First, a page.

Thursday, 29 July 2010

Fairburn Ings

From a recent visit to Fairburn Ings RSPB, here are a few butterflies and dragonfly sightings that we enjoyed during our wander.

Thanks to Dean for confirming this pair as Common Darter Dragonflies (yellow stripes on legs and yellowish patches on the thorax).  



A Six Spot Burnet (Zygaena filipendulae) on a thistle


A Burnet with worn wing scales, thanks again to Dean for his help with this.


Small Copper on thistles.


Green Veined White

Tuesday, 27 July 2010

Goldenacre Park butterflies

This weekend's visit to Goldenacre Park brought out a variety of butterflies in good numbers. Starting at the top end of the park we decided to head off track down a grassy path where we found large numbers of Gatekeepers & Ringlets.


We spotted 10 or so of these small butterflies which I think may be Small Heath, along with the profile shot I managed a quick blurred pic of it in about to take flight and revealing the upperwing.


In the garden area this Small Skipper on Lavender.


A Ringlet sitting pretty


The Buddleias proved an irresistable draw for Small Tortoiseshell, Red Admiral and Commas (pictured here)


A Small Tortoiseshell in fine profile


Another obliging Ringlet

One of four Gatekeepers on a patch of Marjoram which also played host to a couple of Small Skippers.

Friday, 23 July 2010

Saltmarsh Delph

We enjoyed a recent visit to Saltmarsh Delph, a Yorkshire Wildlife Trust reserve where the greenspaces were brimming with interest. The most abundant species were these Ringlets that appeared wherever we paused to look.

There were a number of Dragonflies zipping around, this was the only one I managed to photograph. Thanks to Warren who suggested a Southern Hawker.


Passing through the gate, on the approach to the hide were a noisy gang of Long Tailed Tits, Marsh Tits and Warblers (I'm guessing a Reed Warbler). Nearing the hide we caught a glimpse of a Marsh Harrier through the overhead branches, just a few metres above the reeds.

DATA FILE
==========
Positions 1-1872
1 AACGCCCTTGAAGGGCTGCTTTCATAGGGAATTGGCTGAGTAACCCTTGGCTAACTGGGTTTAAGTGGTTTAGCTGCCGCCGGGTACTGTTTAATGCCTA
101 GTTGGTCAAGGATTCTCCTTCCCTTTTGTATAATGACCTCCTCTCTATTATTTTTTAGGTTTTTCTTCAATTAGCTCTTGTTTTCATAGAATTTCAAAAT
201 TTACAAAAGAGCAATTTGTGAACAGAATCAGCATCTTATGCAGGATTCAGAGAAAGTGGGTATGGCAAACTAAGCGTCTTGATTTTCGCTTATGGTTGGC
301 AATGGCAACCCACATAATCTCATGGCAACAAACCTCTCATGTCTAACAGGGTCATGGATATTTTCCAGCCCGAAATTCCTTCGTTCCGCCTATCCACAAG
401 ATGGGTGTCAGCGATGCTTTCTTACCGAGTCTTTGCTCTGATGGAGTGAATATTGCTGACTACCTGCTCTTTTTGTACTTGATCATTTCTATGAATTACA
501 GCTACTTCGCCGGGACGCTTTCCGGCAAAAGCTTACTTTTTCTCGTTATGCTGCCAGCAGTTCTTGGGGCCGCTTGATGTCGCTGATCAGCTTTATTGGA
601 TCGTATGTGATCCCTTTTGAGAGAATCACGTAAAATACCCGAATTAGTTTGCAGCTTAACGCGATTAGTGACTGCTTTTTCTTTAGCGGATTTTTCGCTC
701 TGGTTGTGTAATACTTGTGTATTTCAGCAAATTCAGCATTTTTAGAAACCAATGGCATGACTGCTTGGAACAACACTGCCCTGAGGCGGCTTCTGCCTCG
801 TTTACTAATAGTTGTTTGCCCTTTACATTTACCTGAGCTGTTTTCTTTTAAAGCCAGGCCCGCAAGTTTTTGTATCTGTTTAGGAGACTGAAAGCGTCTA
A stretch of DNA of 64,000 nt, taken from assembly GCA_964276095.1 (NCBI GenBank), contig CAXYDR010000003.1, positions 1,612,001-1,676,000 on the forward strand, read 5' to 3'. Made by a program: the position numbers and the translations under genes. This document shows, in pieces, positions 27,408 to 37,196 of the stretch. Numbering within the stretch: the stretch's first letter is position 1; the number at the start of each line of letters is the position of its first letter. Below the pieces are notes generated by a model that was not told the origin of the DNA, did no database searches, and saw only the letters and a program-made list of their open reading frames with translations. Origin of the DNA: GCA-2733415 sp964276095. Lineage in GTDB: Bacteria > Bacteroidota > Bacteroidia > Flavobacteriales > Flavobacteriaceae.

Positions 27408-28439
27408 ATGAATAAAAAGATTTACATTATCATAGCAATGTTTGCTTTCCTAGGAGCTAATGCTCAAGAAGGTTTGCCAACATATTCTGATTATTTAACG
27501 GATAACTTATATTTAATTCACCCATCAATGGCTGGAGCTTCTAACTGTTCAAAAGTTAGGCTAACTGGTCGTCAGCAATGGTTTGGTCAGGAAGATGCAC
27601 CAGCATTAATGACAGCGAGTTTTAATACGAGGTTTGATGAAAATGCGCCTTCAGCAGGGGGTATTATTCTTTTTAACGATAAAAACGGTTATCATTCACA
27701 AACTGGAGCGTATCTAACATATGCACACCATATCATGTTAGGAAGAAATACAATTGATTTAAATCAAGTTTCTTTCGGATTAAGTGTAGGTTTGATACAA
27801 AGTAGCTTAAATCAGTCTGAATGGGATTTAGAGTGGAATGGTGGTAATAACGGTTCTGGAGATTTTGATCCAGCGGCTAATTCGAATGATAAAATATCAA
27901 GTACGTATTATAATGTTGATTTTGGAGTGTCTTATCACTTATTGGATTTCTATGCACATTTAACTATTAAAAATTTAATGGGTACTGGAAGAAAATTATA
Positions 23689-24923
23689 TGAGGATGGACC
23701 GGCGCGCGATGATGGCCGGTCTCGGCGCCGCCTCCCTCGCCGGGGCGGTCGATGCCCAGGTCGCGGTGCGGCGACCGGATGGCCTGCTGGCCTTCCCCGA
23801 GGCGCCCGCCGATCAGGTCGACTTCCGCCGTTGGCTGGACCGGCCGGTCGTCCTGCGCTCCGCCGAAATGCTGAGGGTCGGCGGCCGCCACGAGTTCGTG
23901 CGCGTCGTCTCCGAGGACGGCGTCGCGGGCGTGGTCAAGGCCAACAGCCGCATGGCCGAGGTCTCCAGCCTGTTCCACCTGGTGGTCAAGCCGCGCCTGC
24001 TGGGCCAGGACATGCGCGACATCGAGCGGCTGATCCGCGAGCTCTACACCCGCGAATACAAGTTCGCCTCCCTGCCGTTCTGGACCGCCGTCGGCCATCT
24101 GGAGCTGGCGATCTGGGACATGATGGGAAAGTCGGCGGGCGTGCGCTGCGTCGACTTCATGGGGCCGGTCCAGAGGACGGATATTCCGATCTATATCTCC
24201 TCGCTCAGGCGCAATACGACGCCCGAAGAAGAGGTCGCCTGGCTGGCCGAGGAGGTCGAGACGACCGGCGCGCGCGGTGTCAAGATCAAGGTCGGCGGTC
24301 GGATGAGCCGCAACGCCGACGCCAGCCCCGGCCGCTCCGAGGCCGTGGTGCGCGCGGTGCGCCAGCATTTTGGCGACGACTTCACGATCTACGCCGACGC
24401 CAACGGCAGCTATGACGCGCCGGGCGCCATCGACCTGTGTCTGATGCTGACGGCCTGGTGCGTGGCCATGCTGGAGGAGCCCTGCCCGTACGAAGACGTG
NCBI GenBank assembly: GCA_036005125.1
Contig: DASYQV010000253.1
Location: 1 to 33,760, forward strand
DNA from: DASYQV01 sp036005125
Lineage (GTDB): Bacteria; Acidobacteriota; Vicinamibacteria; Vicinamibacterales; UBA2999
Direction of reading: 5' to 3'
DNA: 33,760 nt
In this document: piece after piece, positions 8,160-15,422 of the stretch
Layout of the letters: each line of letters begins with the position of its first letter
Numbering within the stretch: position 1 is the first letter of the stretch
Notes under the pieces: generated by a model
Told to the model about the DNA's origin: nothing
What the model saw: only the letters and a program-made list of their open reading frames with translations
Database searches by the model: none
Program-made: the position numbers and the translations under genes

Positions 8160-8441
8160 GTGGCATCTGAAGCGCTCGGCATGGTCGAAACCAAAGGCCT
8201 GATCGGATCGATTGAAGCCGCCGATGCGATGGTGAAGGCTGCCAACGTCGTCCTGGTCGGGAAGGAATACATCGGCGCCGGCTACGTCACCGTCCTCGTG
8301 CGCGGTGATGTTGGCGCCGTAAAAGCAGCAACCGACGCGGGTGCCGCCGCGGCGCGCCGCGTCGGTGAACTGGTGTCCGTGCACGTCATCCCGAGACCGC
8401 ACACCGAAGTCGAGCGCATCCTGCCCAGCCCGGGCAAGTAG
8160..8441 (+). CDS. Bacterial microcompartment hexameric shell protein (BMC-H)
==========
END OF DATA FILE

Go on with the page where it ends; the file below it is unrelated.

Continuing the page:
Comma butterflies stood out against fading vegetation.


I enjoyed my first Gatekeeper sighting of the year, identified by the double white eye spot.


We carried on a few miles down the road to Blacktoft and stopped for a half at the pub situated on the opposite bank to Blacktoft Sands Nature Reserve. Strong winds kept the numbers of airborne birds to a minimum although we did see a couple of Grey Heron and 2 or 3 Marsh Harriers.



Friday, 9 July 2010

St Chads Churchyard

This lunchtime I ventured down to St Chad's Churchyard. Patches of flowering grasses played host to approximately 30 butterflies, predominantly darker shades of Ringlets and Meadow Browns interspersed with lesser numbers of Speckled Wood, Green Veined White, Small White and a couple of Comma. I only managed this Ringlet before the battery failed me.




Splashes of colour Orange Hawkweed, (Hieracium aurantiacum) amongst Ribwort Plantain and Cat's Ear (Hypochoeris radicata).



Wednesday, 7 July 2010

Otley Gallows Hill


On a visit to Otley Gallows Hill Nature Park patchy sunshine brought out plenty of Comma butterflies with over 10 spotted during our walk, feeding on thistles, resting on brambles, foliage and basking on paths.





From the bridge we glimpsed a flash of electric blue as a Kingfisher shot upstream and waited patiently to watch it zip back downstream a few minutes later. Far too quick for a pic so instead here's the view from the bridge.